Note that if you prepend AS path and tag your BGP Prefixes with Local preference BGP communities, then ALD evaluates the reserved community tags before AS path length. As shown in the following diagram (figure 8), both the paths ALD1 → CE2, and ALD1 → ALD2 → CE3 are tagged with the same BGP community, ALD1 prefers ALD1 → CE2 path as it has the BGP community and shorter AS path length. If that path fails, then ALD1 → ALD2 → CE3 is preferred over the ALD1 → ALD3 → CE4 path.

Figure 8: Rule 3 preferred over Rule 1 and Rule 2 using BGP Local preference Community and AS path prepend.

Effect of AS path prepend on VPC to on-premises traffic when using SiteLink

The routing behavior for traffic from AWS Regions (VGW/TGW) to on-premises locations over SiteLink enabled VIF varies slightly from the default Direct Connect VIF behavior with AWS path prepend. With SiteLink enabled VIFs from an AWS Region we now prefer the BGP path with lower AS path length from a DX location, irrespective of the Associated AWS Region. Let us unpack this with an example. We advertise an Associated AWS Region for each AWS DX location. With SiteLink disabled, traffic coming from VGW/TGW by default prefers a Direct Connect location that is associated with that AWS Region, even if your router from DX locations associated with different AWS Regions advertises a path with a shorter AS path length. The VGW/TGW still prefers the path from DX locations local to the Associated AWS Region. We show this in the diagram (figure 9) that follows. It is also illustrated in  Private Transit VIF example page of our documentation.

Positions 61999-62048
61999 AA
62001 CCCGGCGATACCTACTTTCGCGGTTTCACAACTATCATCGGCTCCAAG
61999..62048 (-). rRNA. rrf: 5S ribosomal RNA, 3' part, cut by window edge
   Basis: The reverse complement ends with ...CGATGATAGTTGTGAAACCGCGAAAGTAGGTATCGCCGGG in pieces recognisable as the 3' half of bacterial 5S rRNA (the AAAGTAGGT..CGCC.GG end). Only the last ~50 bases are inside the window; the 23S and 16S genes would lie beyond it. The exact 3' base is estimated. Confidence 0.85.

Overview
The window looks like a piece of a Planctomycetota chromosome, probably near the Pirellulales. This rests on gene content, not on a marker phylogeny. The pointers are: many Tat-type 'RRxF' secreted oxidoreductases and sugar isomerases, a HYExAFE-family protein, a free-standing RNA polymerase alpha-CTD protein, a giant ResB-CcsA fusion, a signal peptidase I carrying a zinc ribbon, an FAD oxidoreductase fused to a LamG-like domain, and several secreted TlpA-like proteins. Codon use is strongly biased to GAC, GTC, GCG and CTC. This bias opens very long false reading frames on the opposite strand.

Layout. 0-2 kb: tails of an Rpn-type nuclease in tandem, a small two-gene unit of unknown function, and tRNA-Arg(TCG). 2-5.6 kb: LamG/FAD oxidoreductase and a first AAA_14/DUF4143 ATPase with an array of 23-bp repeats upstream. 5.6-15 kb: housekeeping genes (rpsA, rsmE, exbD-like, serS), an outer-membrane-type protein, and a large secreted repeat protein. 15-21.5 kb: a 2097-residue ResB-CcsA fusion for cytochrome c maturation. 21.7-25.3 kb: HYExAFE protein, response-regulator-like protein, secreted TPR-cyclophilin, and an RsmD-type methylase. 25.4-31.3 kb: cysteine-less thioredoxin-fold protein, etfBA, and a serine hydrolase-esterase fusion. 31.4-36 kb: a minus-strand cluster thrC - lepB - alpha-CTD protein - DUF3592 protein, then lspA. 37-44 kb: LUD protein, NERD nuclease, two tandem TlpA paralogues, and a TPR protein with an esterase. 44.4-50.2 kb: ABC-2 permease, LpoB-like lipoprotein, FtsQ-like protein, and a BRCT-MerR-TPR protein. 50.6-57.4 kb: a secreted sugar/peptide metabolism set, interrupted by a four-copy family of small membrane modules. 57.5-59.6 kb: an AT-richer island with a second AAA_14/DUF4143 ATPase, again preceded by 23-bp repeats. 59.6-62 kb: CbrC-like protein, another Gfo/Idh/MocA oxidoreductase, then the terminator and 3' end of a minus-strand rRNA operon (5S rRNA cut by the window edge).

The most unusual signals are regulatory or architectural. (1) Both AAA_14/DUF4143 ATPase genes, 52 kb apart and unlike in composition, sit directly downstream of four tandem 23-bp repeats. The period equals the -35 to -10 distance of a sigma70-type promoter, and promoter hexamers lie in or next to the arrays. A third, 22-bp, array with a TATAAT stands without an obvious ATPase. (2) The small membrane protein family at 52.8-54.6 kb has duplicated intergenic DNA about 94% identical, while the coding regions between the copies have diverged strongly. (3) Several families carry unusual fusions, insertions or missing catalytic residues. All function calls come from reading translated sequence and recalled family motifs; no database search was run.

Figure 9: Effect of AS path prepend for VPC to On-Premises traffic without SiteLink enabled.

Note: You can override this default behavior using BGP communities.

With SiteLink enabled, in the same scenario (discussed in figure 9) the Sydney Region VPC traffic now prefers the New York data center. We show this in the following diagram (figure 10).

Figure 10: Effect of AS path prepend for VPC to On-Premises traffic with SiteLink enabled.

Global connectivity with multiple sites advertising the same prefix

Let’s consider the following sample architecture (figure 11). You have four geographically distributed on-premises data centers (Sydney, Melbourne, New York and Las Vegas) connected to Direct Connect locations. You have redundant connections at each location. By creating SiteLink enabled VIFs and associating them to the same DXGW, you enable global connectivity between your data centers. You also have resources hosted inside VPCs connected via TGW in Sydney, Northern Virginia, and Oregon AWS Regions.